Virginia Tech has a long history of providing quality care and education to young children. The program dates back to the early 1940s when Virginia Tech opened the first child development center. In January, 2005, the program will be transformed into a full-time, full-year program serving Virginia Tech faculty and staff children from 15 months to 5 years of age.

The Child Development Center for Learning and Research (CDCLR) will replace the former Lab School, a half-day program that operated nine months a year. The program will still carry its accreditation by the National Association for the Education of Young Children, as well as its licensure from the state of Virginia.

The CDCLR, located in Wallace Hall, is a partnership between the Virginia Tech and the department of human development in the College of Liberal Arts and Human Sciences.

"The need for quality day care at Virginia Tech has been one of the most important issues identified through a campus-wide survey, focus groups, and interviews as part of the university's Advance project to promote women in science and engineering," said Pat Hyer, associate provost. "I have reports in my office dating back more than 20 years about the need for day care on campus, and I am just delighted that we are going to be able to take this important first step to address such a critical need. It will make a big difference in our efforts to recruit and retain young faculty -- both women and men."

"The new Center will help us to continue to provide high quality, field-based educational opportunities for our students and sponsored research in early education and child development," said Jerry Niles, dean of the College of Liberal Arts and Human Sciences. "It will also be a key component of an interdisciplinary developmental science initiative between the departments of human development and psychology."

The CDCLR will operate three classrooms, one for 10 toddlers (15 to 36 months), another for 15 young preschoolers (3-4 years) and 15 older preschoolers (4-5 years). The center will be open from 7:30 a.m. to 5:30 p.m. and will operate year-round, except for a one-week summer break, one week for winter/holiday break, Memorial Day, Independence Day, two days for Thanksgiving break, and professional development. The cost per child will be $700 per month for a one-year contract.

"We will offer a developmentally appropriate environment in which children are given opportunities to make choices, pursue their own questions and concerns, connect what is known and unknown, and be successful as they explore and discover through play, informal learning activities, and projects," said Victoria Fu, director of the center and a professor in the department of human development.

"We also believe the parent-child relationship is the most important context for learning and development, so we strive to maintain close connections between home and school, and value the cultural and individual perspectives that families bring to the program," Fu said.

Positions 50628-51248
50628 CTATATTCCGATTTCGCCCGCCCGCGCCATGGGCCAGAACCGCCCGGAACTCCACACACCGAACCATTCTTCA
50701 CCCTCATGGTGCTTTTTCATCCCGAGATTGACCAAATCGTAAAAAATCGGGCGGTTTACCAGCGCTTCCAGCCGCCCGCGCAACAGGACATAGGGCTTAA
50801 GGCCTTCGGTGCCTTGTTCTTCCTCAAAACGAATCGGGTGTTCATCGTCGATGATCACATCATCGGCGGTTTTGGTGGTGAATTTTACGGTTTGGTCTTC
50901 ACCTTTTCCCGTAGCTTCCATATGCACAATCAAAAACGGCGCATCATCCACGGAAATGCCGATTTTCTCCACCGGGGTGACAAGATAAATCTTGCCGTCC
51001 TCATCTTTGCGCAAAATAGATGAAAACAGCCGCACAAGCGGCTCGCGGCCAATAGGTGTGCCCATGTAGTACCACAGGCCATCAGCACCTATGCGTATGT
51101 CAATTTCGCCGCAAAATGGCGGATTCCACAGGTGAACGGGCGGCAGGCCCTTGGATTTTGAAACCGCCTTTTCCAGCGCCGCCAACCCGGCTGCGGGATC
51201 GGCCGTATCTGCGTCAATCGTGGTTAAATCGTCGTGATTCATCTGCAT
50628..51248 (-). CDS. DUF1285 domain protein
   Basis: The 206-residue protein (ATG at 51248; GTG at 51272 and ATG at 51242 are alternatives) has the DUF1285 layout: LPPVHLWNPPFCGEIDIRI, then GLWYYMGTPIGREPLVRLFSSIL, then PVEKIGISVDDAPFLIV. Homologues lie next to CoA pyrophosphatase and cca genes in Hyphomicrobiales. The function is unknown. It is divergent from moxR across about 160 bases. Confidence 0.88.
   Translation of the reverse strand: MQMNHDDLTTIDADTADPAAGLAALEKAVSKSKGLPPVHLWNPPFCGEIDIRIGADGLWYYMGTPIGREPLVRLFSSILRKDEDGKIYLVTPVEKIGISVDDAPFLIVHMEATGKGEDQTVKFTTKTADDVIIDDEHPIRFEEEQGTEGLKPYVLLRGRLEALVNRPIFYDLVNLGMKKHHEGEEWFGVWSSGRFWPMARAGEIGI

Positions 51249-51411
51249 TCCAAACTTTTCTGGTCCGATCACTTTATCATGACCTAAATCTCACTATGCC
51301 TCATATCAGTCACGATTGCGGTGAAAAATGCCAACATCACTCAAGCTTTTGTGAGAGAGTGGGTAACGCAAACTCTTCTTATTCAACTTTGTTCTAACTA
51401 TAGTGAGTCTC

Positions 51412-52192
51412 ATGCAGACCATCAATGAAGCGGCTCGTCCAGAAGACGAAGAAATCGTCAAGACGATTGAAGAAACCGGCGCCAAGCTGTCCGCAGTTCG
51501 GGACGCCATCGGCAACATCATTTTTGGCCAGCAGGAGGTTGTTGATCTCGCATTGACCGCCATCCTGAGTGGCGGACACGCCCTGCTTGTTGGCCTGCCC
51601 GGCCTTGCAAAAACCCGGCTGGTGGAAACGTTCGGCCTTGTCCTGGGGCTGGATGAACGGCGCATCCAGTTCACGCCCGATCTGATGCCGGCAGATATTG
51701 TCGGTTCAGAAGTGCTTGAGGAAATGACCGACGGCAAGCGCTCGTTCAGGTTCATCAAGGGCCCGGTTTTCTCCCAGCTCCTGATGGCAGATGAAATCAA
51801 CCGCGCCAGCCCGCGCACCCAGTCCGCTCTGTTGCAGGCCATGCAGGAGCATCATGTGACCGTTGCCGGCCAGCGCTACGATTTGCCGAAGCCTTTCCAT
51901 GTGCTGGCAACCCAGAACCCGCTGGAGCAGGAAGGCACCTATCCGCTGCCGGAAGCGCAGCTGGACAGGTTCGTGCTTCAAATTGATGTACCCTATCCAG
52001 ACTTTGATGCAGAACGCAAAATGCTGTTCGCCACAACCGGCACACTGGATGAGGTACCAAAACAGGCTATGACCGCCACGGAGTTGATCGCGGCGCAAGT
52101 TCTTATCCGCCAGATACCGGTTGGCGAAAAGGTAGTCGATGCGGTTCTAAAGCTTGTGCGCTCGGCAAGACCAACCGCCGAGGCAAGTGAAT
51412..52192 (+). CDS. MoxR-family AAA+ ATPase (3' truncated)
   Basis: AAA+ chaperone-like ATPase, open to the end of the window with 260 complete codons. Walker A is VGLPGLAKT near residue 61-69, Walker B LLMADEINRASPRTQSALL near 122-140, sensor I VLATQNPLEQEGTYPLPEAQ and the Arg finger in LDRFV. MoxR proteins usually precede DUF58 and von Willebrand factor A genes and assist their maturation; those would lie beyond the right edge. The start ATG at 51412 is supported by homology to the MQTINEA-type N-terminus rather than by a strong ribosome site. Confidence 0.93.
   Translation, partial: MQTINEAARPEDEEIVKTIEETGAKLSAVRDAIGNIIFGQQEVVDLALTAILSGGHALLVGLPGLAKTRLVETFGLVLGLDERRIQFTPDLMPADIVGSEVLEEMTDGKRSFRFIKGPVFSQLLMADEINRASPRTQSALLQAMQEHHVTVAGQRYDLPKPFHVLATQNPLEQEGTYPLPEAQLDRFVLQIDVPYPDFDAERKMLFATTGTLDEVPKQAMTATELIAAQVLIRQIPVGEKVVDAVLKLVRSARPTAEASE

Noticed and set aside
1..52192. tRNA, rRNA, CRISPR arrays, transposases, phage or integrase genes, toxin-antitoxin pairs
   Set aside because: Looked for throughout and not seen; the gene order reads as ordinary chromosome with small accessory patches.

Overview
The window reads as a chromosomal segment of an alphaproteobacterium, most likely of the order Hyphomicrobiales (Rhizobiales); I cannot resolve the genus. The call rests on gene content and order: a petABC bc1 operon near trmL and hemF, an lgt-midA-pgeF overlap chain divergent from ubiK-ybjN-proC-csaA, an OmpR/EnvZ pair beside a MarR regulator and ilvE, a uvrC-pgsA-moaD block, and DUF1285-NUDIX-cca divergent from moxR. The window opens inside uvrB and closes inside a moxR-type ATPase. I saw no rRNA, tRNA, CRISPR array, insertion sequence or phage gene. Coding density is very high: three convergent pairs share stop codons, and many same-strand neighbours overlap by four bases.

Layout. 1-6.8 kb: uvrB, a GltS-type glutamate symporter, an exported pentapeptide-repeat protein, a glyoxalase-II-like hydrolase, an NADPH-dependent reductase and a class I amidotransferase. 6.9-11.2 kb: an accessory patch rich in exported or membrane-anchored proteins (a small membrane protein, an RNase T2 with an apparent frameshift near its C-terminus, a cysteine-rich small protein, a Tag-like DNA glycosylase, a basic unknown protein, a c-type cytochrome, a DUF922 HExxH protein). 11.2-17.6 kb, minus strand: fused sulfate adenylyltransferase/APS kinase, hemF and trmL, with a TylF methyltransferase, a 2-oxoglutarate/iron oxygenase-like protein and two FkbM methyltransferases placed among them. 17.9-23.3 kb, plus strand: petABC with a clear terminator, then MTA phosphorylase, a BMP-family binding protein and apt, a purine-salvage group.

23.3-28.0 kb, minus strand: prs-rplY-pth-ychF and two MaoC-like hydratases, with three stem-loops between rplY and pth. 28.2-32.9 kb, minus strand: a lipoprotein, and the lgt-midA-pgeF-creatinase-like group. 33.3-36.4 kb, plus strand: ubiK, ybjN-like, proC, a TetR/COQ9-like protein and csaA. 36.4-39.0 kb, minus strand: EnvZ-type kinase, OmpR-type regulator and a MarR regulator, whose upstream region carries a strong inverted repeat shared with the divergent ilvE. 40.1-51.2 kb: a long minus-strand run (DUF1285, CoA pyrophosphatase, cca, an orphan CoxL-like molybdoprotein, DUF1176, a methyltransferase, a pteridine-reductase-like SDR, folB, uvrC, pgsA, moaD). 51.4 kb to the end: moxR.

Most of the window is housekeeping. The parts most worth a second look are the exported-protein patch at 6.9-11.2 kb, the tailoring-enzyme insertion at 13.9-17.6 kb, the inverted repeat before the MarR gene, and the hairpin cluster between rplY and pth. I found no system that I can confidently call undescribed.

The Center will support three full-time appointments, including Curriculum Director Kate Mosher Milne, and Assistant Director Christine McCartney. A research scientist, Isabel Bradburn, also will join the Center this fall.

The Center's priority is to serve families of Virginia Tech faculty and staff. With few exceptions, enrollments are on a first-come, first-serve basis. Parents can put their child's name on a waiting list by filling out an application form during pregnancy or any time thereafter.

The College of Liberal Arts and Human Sciences embraces the arts, humanities, social and human sciences, and education. The college nurtures intellect and spirit, enlightens decision-making, inspires positive change, and improves the quality of life for people of all ages. It is home to the departments of apparel, housing and resource management, communication, educational leadership and policy studies, English, foreign languages and literatures, history; human development, interdisciplinary studies, music, philosophy, political science, ROTC, science and technology in society, sociology, teaching and learning, and theatre arts.

Founded in 1872 as a land-grant college, Virginia Tech has grown to become among the largest universities in the Commonwealth of Virginia. Today, Virginia Tech's eight colleges are dedicated to putting knowledge to work through teaching, research, and outreach activities and to fulfilling its vision to be among the top research universities in the nation. At its 2,600-acre main campus located in Blacksburg and other campus centers in Northern Virginia, Southwest Virginia, Hampton Roads, Richmond, and Roanoke, Virginia Tech enrolls more than 28,000 full- and part-time undergraduate and graduate students from all 50 states and more than 100 countries in 180 academic degree programs.

For more information, please visit or contact Christine McCartney (, (540) 231-6148.